Only posts tagged with: Conversion | Display all
Jun. 19, 2012, at 4:58pm
Again, as indicated in the previous post Population Problems (even in the Islamic World), sometimes I come away from reading “the news” with the vague impression that the western world is overwhelmed with problems relating to drugs, sex, a pleasure-centered lifestyle, and a loss of religious faith while the Islamic world is filled with individuals ready to sacrifice their lives for the cause of Allah and to rid the world of these profligate western excesses. However, as in the previous discussion, such impressions do not tell the underlying story.
David Goldman, in his recent book How Civilizations Die (and Why Islam is Dying Too), offers disturbing evidence that “[t]he underside of …continue reading
Jan. 24, 2012, at 3:52pm
I just received an email from Catholics for Israel with its January line up of articles. Among them is the amazing and beautiful conversion story of friend and Personalist Project member Ronda Chervin.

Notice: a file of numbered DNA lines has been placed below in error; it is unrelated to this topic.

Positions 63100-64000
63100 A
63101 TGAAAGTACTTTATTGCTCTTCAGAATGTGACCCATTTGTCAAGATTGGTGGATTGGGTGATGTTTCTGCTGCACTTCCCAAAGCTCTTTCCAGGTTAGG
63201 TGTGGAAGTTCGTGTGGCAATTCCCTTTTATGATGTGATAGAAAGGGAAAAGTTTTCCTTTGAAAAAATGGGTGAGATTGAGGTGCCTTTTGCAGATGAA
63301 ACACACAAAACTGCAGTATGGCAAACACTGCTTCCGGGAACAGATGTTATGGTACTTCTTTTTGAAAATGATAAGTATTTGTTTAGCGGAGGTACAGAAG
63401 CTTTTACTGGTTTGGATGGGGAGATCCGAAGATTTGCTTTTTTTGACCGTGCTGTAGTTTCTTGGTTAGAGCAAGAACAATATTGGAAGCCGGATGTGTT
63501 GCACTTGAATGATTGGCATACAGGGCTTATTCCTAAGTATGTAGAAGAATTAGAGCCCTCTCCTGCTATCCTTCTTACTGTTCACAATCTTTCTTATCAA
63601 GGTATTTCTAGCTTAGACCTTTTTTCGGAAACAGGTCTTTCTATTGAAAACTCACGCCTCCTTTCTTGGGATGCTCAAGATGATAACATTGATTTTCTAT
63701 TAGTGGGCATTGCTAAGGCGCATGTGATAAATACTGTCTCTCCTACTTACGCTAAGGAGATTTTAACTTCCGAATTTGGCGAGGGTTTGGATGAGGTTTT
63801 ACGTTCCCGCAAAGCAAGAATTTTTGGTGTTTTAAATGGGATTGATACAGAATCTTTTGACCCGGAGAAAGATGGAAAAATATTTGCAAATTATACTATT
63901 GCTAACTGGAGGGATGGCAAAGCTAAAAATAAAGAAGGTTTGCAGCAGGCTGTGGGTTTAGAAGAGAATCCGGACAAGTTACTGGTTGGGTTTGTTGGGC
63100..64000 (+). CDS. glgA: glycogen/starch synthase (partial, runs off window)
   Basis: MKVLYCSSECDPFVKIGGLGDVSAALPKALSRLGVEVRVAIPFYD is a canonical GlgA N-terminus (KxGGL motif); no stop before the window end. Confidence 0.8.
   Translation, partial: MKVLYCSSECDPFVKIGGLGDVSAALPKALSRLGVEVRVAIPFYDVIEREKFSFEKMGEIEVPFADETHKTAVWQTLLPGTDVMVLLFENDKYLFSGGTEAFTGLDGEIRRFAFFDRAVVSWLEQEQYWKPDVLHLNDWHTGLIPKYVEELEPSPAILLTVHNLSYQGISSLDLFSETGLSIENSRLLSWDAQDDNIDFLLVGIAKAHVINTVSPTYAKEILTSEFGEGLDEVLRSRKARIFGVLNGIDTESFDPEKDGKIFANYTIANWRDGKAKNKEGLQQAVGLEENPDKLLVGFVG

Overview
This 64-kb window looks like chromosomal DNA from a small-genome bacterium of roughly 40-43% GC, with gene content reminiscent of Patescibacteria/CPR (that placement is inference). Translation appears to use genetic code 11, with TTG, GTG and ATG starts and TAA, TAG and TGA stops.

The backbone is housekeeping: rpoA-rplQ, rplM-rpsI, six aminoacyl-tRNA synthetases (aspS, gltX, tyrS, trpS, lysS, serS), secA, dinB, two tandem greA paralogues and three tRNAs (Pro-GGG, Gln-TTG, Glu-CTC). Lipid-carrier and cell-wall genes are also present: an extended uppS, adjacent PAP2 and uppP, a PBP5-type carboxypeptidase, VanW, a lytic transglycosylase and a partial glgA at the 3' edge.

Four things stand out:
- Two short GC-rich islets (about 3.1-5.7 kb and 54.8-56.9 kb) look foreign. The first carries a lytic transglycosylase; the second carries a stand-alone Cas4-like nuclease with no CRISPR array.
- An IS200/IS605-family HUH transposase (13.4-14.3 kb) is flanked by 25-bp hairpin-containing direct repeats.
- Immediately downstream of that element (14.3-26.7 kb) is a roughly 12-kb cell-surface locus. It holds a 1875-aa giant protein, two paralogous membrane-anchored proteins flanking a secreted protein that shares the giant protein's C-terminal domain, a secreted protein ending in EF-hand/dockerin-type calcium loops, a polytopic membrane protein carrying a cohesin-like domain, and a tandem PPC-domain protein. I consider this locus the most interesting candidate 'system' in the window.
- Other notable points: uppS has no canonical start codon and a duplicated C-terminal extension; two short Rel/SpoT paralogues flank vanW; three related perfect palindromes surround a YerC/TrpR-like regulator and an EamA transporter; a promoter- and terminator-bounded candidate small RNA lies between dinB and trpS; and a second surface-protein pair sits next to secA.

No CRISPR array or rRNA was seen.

I love the incipient personalism of her existential questioning even at a young age.
Junior High School English class. The assignment: write a page about what you want to be when you grow up. It had to be done on the spot. "How can I know what I want to be, if I don't know the meaning of life?" I wrote spontaneously. I don't think I would have remembered this precocious philosophical question, a prophecy of my later choice to become a philosophy professor, had the teacher not graded it A …
Carole, I read and admired your recent article on the need for a personal relationship with Jesus. I even started a post about it, but then found myself getting bogged down in the side issue of the meaning of phenomenology, which was I was afraid would overshadown my deep agreement with your gist.